It’s another one! An actual review of an actual live performance, and this time I don’t have to travel to Brighton for it! Theatre is, as you have probably gathered by now, thin on the ground. Although performances are now permitted, most theatres show little enthusiasm for either outdoor performances or indoor socially distanced performance, preferring instead to do online work. However, Middlesbrough Council has opted to buck the trend, with a few performances scheduled in outdoor venues they own. Unlike The Warren Outdoors diving straight into two months of back-to-back performances, Middlesbrough Council is being cautious; it only scheduled three performances, but judging how well tickets sold and how well-received the performances have been so far, it looks like they could have been a lot bolder. Indeed, The Wind in the Willows was supposed to be a single performance, but thanks to popular demand a second one was quickly added.
And so, I find myself giving the verdict for Immersion Theatre’s adaptation. The last adaptation I saw was the New Vic’s, which I liked for its drift between summer whimsy and a properly scary version of the Wild Woods. This version, I quickly discovered, goes for panto mode from start to finish. Now, I have previously been sniffy about “panto-quality humour”, but only because this style can be used as cover for formulaic writing and predictable jokes. Panto humour can work, but the number one rule is that you must be clear this is what your going for.
Writer/director James Tobias doesn’t muck about here. After the opening musical number of Mole and Ratty, scene two gives us the first appearance of wicked Weasel, hammed up as the pantomime villain. Booing is encouraged, and just in case anyone is still in doubt as to the genre, “Oh no I didn’t / Oh yes you did” comes into scene three to settle the argument. Toad’s song of “Who’s the Toad? You’re the toad!” draws in the audience further; meanwhile the humour is mostly groaners, with Weasel’s song about living of “Weaselly Street” being the sort of thing to expect. But rather than indulging in the usual mistake of building up one gag at a time such that the audience sees it a mile off, it’s one groaner after another faster than you can see them coming. As it should be.
Strangely enough, they manage to do this whilst staying broadly faithful to the story. For The Wind In The Willows to work, Toad has to be a sympathetic character – even though he’s complete narcissist who’s the architect of his own downfall, there has to be something about his childish naivety to win us over. That is not forgotten here. Master-villain weasel plays a bigger part in setting Toad up with his run-in with the officers of the Law (because, of course, in panto rules, any attempt to trick another characters must be i: so obvious a five-year-old could see it coming and ii: successful every time regardless). No gaoler’s daughter to rescue Toad this time round – evidently the authorities have finally wised up and insisted on daughterlessness for all gaolers – but that bridged in the ploy with some good old-fashioned English corruption.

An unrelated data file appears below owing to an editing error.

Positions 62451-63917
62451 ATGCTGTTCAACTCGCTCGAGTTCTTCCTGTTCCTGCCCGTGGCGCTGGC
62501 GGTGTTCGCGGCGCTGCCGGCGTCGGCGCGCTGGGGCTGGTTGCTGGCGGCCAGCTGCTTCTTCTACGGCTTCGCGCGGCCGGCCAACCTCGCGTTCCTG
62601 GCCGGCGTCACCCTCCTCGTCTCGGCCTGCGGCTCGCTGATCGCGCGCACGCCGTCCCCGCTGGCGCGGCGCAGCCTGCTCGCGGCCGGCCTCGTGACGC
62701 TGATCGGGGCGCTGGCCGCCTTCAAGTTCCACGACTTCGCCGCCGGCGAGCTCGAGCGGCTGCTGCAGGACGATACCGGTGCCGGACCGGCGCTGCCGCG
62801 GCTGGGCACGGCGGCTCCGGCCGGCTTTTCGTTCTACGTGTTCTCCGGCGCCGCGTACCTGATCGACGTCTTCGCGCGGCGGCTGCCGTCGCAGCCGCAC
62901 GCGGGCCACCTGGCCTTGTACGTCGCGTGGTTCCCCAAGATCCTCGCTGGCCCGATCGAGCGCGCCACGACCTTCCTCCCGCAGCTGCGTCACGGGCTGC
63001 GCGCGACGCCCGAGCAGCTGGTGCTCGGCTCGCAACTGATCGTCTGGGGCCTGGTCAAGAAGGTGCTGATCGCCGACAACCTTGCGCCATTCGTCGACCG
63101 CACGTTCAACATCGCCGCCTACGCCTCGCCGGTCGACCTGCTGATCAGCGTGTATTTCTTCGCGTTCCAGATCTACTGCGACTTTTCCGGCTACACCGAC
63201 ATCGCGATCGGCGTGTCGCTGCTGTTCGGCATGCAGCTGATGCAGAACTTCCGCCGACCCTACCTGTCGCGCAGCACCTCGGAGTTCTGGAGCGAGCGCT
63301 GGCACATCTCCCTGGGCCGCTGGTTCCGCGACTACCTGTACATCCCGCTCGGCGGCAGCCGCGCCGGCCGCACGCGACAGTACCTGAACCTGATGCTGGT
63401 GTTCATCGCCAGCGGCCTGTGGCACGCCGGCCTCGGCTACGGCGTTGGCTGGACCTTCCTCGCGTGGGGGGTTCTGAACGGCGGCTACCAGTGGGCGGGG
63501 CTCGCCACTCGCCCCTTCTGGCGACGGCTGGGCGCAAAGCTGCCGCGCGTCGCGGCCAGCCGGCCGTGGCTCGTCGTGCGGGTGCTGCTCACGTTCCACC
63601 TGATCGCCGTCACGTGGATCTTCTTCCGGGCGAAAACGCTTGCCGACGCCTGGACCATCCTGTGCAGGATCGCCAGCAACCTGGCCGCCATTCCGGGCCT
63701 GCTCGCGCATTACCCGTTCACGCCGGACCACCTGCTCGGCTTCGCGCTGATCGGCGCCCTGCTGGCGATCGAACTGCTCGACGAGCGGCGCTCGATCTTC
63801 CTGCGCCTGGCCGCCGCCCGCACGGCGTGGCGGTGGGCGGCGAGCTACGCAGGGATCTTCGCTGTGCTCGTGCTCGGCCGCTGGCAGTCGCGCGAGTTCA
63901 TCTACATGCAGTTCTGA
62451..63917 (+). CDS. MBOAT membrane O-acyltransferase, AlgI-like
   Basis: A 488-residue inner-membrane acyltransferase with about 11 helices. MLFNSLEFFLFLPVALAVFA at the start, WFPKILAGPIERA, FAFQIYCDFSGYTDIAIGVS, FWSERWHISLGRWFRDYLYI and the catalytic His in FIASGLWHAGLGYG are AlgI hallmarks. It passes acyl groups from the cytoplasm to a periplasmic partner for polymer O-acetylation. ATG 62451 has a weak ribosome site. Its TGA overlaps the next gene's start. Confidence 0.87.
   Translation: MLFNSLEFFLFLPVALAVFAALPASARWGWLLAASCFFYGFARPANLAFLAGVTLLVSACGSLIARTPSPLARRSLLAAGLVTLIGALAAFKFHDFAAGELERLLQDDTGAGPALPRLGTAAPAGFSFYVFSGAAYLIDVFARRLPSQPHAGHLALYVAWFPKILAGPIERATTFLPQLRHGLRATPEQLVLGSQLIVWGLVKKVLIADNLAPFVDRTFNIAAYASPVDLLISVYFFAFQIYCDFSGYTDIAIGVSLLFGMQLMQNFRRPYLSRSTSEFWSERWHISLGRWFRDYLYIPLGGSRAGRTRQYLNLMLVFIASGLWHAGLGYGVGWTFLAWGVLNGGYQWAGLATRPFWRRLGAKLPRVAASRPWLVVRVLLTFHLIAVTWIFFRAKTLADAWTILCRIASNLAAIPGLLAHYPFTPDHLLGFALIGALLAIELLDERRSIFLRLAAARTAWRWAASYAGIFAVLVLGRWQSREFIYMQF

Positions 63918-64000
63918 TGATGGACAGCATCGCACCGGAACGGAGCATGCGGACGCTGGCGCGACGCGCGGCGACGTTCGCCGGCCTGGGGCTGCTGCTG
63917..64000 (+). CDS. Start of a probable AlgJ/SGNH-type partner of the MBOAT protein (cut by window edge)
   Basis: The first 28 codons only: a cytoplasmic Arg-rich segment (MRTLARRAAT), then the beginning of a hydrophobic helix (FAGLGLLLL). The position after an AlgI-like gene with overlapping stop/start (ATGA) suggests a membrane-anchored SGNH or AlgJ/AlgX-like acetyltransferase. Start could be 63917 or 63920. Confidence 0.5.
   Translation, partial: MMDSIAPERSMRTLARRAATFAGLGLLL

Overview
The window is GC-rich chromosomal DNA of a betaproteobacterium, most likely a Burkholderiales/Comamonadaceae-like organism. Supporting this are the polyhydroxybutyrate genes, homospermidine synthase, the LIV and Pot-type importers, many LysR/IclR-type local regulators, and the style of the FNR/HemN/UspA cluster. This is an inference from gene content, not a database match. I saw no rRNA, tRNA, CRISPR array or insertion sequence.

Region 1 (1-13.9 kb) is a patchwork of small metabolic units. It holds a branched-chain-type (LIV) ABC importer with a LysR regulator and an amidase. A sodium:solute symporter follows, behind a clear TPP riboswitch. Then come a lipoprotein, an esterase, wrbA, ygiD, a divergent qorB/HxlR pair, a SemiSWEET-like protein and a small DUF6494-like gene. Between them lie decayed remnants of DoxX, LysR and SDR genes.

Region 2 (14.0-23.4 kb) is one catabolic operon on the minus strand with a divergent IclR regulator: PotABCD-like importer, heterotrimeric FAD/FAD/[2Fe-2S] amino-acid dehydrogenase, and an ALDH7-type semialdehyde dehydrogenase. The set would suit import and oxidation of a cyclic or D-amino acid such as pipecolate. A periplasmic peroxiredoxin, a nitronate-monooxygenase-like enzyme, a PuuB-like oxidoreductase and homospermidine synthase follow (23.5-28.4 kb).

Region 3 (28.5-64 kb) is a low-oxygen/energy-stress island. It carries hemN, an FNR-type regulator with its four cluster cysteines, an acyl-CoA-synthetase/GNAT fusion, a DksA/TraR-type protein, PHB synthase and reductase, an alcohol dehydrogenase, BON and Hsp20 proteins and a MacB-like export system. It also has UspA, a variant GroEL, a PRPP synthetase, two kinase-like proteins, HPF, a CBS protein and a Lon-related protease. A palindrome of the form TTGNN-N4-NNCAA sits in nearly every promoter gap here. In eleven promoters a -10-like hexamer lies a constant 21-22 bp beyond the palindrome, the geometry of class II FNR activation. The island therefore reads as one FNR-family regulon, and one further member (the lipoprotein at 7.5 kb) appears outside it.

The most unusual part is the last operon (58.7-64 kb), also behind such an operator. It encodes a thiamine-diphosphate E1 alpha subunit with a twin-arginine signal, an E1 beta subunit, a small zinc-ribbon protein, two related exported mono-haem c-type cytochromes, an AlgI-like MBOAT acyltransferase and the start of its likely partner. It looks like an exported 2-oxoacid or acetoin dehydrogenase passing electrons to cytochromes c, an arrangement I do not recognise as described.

The cast of five give this play the high-energy performance it deserves, and the set and music work perfectly for a show of this scale. One small criticism I have of the ad-hoc venue (the picnic area of Coulby Newham Leisure Farm) is that the trees got in the way of the view – and I’m sure that could have been avoided – but that’s not the fault of the performers. It’s fair to say this play works on fewer levels than more ambitious takes such as the New Vic’s, but for the level it’s aimed at: a fun performance primarily aimed at children, there’s little more I could ask for.
Here’s the strange bit though: this was originally a successful tour back in 2017, and if I’d seen it back then, I probably would have just said that it is what it is and left it at that. In the upheaval of 2020, however, I think Immersion Theatre have accidentally delivered more than they bargained for. One reason why this was such an ideal pick is the timing – with the vast majority of audience at the moment seeing their first play since lockdown, of course they’re going to want something fun. The other reason I think this is important is an upcoming gap in the market, and that gap is panto season proper.
As most of you will be aware by now, panto season is taking a major hammering. Almost all theatres have dropped their original plans for Christmas 2020. I think there’s little doubt that a normal pantomime season is unworkable – they are the biggest-scale undertakings most theatres take on all year; and whilst it’s not impossible social distancing restrictions will be lifted in time, no-one is going to willingly make the investment months in advance with such poor prospects of returns. In a Christmas season that works to “bigger is better” – biggest casts, bigger names, bigger production budgets – it’s just not doable.
But – wait a second – who says we have to stick to “bigger is better”? It’s exactly productions like this that prove you don’t need this. There’s no chorus of dancers, the production budget is tiny, and none of the cast are X Factor finalists, but judging by the audience reaction, this was just as much fun as anything the big theatres normally offer. The difference is that productions like this don’t need the guarantee of huge audiences to be viable – a small audience like this one is enough to make it worthwhile. A minority of theatres have recognised this and filled their vacated Christmas slots with small productions that will be fine with a small audience. Most are leaving their doors closed, and that I think is a wasted opportunity.
So come on theatres, this is the opportunity you are missing. You can put on a great show on a faction of your normal budget and people will come. And, if you don’t know what to do – well, why don’t you sign up this lot? There’s a ready-made show there for you.